CUNA appreciates NCUA’s budget process transparency but questions the continual increasing budget trend, it wrote to NCUA in response to the agency’s proposed 2022-23 budget. CUNA Senior Economist Mike Schenk presented on the budget Wednesday at NCUA’s public budget briefing.
“We believe there is immense capacity for NCUA to reduce its footprint, right-size the organization and become a more nimble, stronger, more efficient, and more effective regulator,” the letter reads.
The letter notes CUNA—and an “overwhelming majority” of CUNA members—concerns around any expansion in consumer protection examination activity, as it appears to be beyond the scope of NCUA’s primary objective, and that the credit union-member relationship is an incentive discouraging anti-consumer behavior.
“NCUA examiners are keenly focused on any hint of anti-consumerism and they take their jobs very seriously. Credit union members need no significant additional investment of NCUA resources to protect them from the institutions they own,” the letter reads. “Rules, regulations, and examinations should be tailored so they are not overly burdensome on credit unions.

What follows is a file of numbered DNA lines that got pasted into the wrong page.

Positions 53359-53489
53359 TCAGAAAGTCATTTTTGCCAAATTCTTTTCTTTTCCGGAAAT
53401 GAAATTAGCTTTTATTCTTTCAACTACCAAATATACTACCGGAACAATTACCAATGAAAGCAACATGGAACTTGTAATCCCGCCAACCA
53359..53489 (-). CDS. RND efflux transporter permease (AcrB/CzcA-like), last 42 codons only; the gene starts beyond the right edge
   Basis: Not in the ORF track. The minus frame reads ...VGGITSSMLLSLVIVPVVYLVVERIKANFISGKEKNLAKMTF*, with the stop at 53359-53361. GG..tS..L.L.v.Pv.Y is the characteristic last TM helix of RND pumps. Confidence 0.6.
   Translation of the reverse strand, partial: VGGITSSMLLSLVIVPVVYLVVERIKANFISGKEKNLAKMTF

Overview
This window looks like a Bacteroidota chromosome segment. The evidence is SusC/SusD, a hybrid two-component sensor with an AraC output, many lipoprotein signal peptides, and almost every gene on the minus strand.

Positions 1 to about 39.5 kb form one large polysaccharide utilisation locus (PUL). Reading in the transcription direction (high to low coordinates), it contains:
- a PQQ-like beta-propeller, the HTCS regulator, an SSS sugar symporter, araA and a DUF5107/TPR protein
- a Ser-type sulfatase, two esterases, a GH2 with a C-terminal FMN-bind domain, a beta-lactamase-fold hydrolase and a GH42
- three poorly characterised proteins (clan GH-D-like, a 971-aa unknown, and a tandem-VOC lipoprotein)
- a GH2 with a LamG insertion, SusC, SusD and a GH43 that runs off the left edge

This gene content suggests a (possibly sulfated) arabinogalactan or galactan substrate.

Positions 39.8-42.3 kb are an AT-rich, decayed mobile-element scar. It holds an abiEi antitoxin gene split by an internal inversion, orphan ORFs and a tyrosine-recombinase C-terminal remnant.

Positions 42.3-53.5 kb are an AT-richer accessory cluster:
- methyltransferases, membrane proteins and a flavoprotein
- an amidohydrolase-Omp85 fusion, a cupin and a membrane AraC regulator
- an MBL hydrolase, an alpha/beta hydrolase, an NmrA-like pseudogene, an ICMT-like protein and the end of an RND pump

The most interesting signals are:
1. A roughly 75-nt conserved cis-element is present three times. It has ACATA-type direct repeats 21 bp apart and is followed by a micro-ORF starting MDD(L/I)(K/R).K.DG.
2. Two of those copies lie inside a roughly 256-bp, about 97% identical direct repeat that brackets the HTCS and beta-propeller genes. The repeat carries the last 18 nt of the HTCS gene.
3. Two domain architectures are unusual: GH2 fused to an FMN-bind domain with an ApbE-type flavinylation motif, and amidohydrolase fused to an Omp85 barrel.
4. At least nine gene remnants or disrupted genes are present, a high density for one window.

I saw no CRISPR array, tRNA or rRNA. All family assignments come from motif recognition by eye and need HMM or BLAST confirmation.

“Consumers lose when one-size-fits-all rules and burdensome examinations force credit unions to pull back safe and affordable options from the market, pushing consumers into the arms of unregulated entities engaged in the very activity that NCUA hopes to curtail,” it adds.
CUNA also noes its opposition to proposed National Credit Union Share Insurance Fund changes supported by NCUA Chairman Todd Harper, including granting the NCUA board broader discretion on the assessment of premiums.
“We believe any changes to the NCUSIF are unwarranted and counterproductive. Credit union members need their credit unions in the market working to improve their financial well-being and advancing the communities that they serve,” the letter reads. “Making the changes Chairman Harper proposes would take money out of credit union members’ accounts to over-insure a Fund that historically has performed its function very well.”
CUNA also reiterated its support for legislation to provide NCUA temporary flexibility to offer forbearance from PCA to otherwise healthy credit unions impacted by federally declared emergencies or disasters.